Mud, Beers, and Tears

For over 20 years, intrepid cyclists across Ontario (and many from the US and the rest of Canada) have been plying their cycling skills at the annual Paris to Ancaster bike race. P2A is a unique point-to-point cycling event that takes in the back roads, farm tracks, wooded trails and byways between Paris and Ancaster, Ontario. It draws the largest crowd for any sanctioned bike race in Canada, partly because it’s also the most fun and inclusive.

Are you an elite rider testing yourself against the best? This race is for you. But it’s also for fat old guys (like me) and a wide spectrum of cycling fans who want a fun but challenging time on two wheels. This year, there were 20, 40 and 70 kilometre options. Since I have not done a ride over 40k so far this year and am about 10 lbs overweight, I of course chose the 70k option…

…because I like crying while riding!


I registered for the VIP Experience because it included a donation to a local hospital, but also because it gave me a few perks, like starting with the first wave of elite riders – which meant I got to see their really skinny butts quickly disappear into the distance as I settled into my slow but steady pace.


This year was a remarkably dry version, but somehow the mud still seems to find its way onto the course, particularly for the notorious Mud Slide that greets you at kilometre 62 with a “Welcome to Hell” warning! This section is feared by all and is a nasty, narrow and steep descent through thick mud littered with big rocks, roots and debris – hidden under the mud!

As usual, I was able to ride around the poor cyclists who had crashed or were walking. But after I shot out the bottom I realized, in my zeal to rip the descent, that I’d pinch flatted my rear tire. Now, I am a pretty good mechanic, but imagine changing a tube on a tire and wheel covered in about 5 kilos of gloopy mud. After doing the best I could to scrape off most of the mud, I changed my tire and after only 200 metres it blew again because some mud had gotten in the wheel. Luckily I had brought two tubes and this time there was a creek nearby where I cleaned the wheel and voila! I was on my way, albeit after losing almost 20 minutes fettling around.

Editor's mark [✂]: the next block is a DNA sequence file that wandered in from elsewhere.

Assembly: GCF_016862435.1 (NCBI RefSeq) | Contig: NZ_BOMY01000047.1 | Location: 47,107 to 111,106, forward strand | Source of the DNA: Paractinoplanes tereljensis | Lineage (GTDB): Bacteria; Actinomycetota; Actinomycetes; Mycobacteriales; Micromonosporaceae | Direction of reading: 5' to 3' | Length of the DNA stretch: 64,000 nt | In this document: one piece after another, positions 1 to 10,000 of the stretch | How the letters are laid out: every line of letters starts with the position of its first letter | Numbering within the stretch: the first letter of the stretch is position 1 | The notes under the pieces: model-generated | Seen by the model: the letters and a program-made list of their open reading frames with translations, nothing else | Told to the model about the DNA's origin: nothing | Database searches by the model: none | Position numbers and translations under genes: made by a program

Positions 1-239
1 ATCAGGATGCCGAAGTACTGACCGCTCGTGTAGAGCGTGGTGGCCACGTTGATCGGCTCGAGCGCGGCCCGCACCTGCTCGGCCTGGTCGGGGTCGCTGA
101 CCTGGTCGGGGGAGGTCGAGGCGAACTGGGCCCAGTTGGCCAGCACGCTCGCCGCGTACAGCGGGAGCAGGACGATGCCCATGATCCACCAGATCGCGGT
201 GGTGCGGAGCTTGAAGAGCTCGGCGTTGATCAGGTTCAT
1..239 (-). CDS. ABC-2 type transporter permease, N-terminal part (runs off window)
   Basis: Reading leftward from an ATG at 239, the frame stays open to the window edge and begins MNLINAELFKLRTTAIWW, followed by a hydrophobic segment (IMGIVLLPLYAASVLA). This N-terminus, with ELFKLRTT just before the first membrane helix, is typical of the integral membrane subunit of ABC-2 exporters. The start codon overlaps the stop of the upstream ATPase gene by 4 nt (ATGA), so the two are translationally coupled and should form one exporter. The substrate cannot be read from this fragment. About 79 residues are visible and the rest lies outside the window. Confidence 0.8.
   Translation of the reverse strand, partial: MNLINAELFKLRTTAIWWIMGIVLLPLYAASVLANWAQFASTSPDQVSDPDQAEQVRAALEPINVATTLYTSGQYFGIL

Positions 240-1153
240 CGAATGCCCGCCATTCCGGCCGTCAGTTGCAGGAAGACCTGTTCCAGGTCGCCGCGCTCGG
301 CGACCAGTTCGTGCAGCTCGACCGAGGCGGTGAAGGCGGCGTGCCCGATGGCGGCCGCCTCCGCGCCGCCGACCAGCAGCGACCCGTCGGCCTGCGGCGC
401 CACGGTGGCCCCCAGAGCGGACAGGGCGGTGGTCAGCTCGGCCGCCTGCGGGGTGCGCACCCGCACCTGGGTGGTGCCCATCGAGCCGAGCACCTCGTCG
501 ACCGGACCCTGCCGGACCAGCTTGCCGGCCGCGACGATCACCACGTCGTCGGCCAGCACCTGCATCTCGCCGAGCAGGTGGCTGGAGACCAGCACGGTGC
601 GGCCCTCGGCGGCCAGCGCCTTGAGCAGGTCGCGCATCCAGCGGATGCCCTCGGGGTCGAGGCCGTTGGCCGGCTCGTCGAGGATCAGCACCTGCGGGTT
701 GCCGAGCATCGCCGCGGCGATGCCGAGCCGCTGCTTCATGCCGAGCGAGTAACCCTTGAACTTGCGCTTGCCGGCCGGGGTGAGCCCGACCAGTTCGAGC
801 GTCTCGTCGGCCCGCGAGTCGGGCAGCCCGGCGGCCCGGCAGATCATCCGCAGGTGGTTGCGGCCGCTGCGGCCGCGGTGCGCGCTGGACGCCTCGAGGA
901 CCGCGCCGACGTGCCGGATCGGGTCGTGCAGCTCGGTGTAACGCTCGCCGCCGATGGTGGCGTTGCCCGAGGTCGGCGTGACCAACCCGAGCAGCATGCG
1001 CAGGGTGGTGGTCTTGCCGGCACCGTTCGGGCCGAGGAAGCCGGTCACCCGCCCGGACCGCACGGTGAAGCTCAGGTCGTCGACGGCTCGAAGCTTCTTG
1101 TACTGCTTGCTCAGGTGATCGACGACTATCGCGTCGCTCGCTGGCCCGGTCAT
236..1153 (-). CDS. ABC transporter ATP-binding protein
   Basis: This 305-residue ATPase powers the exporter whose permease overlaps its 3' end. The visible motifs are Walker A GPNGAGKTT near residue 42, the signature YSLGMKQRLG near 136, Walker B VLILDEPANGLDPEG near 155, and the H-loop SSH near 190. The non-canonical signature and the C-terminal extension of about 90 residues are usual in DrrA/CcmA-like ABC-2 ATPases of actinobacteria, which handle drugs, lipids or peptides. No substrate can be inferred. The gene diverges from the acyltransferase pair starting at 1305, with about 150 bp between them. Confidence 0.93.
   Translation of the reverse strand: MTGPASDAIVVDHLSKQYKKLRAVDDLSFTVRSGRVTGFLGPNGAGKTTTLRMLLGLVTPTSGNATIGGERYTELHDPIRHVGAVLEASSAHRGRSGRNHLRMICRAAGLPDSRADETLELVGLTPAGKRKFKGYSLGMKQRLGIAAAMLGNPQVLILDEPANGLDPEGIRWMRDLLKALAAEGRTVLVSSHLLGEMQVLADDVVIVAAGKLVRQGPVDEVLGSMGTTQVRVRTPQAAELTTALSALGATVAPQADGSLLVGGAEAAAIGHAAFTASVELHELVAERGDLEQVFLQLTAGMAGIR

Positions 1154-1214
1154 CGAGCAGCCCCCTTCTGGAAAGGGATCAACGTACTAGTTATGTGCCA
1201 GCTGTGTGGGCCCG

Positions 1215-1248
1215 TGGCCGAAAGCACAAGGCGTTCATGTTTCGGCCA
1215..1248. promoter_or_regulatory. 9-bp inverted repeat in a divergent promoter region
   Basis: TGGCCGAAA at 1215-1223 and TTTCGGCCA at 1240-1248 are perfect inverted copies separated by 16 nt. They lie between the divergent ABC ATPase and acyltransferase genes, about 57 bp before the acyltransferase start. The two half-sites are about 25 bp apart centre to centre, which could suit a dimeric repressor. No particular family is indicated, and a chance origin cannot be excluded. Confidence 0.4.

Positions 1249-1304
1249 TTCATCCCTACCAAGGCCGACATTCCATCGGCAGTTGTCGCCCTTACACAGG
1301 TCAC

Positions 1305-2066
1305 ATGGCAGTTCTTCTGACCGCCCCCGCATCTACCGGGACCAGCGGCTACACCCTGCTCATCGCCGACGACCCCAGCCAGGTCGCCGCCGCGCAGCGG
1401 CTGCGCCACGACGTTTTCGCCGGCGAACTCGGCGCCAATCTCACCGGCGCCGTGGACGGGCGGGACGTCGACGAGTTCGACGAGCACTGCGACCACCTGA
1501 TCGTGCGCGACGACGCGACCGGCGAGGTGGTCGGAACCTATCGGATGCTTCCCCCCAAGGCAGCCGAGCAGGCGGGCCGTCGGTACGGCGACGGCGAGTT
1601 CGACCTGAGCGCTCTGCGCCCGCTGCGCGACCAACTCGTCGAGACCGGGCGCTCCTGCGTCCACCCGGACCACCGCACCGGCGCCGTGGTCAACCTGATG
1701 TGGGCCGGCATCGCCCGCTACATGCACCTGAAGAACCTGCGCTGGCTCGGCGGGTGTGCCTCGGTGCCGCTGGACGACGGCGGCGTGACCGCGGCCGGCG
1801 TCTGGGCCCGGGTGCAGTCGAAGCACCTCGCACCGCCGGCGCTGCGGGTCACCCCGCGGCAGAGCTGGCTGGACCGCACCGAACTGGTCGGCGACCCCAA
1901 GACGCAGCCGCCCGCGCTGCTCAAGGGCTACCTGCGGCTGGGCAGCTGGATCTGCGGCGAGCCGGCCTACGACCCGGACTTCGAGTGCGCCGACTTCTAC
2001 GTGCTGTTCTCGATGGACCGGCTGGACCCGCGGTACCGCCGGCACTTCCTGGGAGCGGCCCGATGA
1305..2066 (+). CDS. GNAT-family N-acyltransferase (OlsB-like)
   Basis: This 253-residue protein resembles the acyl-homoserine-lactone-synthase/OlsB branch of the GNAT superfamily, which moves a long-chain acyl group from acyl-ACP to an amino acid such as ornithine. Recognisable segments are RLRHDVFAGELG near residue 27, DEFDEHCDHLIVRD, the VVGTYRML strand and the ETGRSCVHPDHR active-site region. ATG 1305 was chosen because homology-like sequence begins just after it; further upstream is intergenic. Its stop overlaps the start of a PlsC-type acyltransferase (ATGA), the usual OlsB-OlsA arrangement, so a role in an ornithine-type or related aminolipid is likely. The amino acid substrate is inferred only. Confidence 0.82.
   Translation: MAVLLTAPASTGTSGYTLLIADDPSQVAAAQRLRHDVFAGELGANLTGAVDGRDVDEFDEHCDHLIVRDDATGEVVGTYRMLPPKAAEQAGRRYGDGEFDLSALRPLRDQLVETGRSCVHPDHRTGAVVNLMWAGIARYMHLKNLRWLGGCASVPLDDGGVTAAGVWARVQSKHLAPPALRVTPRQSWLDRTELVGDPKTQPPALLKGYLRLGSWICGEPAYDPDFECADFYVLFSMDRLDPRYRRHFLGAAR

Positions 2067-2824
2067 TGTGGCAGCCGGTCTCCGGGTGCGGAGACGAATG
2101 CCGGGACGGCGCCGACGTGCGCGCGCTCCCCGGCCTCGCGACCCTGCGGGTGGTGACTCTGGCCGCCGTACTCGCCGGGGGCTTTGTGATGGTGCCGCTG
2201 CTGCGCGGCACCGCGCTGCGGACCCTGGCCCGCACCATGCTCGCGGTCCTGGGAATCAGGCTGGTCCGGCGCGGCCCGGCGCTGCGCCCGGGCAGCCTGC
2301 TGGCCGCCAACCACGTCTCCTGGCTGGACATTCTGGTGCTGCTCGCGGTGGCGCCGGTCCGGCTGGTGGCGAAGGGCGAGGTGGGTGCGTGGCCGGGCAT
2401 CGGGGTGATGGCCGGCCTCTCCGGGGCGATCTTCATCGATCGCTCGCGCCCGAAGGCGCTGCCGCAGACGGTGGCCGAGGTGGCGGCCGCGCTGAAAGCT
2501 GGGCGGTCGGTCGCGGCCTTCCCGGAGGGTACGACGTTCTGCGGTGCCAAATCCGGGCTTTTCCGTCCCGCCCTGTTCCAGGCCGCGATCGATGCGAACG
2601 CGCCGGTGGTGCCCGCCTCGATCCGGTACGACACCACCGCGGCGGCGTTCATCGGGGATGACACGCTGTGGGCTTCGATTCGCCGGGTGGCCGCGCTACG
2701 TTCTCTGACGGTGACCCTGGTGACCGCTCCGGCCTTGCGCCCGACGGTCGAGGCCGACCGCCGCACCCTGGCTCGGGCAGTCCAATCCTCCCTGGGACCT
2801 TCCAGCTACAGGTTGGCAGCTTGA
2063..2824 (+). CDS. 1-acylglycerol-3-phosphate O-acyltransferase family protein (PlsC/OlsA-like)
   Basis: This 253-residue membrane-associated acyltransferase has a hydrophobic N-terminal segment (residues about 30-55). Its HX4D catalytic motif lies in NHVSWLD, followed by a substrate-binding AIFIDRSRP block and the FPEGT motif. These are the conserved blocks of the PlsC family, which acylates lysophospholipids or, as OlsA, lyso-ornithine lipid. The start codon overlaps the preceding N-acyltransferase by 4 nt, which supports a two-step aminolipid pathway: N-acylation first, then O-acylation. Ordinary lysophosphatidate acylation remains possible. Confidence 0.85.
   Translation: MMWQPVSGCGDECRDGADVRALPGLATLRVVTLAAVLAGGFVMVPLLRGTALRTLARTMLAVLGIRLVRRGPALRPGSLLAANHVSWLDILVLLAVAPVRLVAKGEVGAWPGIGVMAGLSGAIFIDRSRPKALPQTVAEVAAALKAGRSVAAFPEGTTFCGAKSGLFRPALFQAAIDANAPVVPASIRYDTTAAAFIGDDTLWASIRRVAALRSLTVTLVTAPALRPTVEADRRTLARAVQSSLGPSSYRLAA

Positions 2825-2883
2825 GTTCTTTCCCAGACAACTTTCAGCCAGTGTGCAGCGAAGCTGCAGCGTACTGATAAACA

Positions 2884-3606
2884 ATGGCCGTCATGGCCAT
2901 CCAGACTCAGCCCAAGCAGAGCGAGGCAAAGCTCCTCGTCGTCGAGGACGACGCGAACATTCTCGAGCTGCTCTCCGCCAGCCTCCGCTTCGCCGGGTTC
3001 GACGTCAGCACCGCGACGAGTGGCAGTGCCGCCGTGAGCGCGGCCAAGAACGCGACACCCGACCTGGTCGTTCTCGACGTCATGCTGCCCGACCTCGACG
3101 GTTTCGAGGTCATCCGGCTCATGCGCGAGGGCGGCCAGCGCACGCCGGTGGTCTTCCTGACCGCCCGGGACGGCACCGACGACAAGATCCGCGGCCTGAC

By this point I was pretty spent and after almost 70 kms of tough terrain the finishers are treated to what organizers John Thorpe and Tim Farrar cheerfully call a “sting in the tail” – better described as a brutal kilometre-long dirt climb that pitches up to 25% grade (yes I did write 25%) and has been known to reduce grown men and women to tears and worse: walking their bikes. I have done P2A about eight times and I have never once suffered the humility of walking this section. This year, despite taller gearing and 10 pounds of winter fat, I was again successful (but just barely).

The event could only happen with the tenacity of the long-time promoters, hundreds of cheerful volunteers, local police, cheering crowds and the generosity of local landowners, since much of this course is run on private land.

So why do I choose to ride an epic event that starts on a cold April morning and could end in tears? Because life is an adventure and one of the best tickets to ride is to hop on a bike and see where it takes you.


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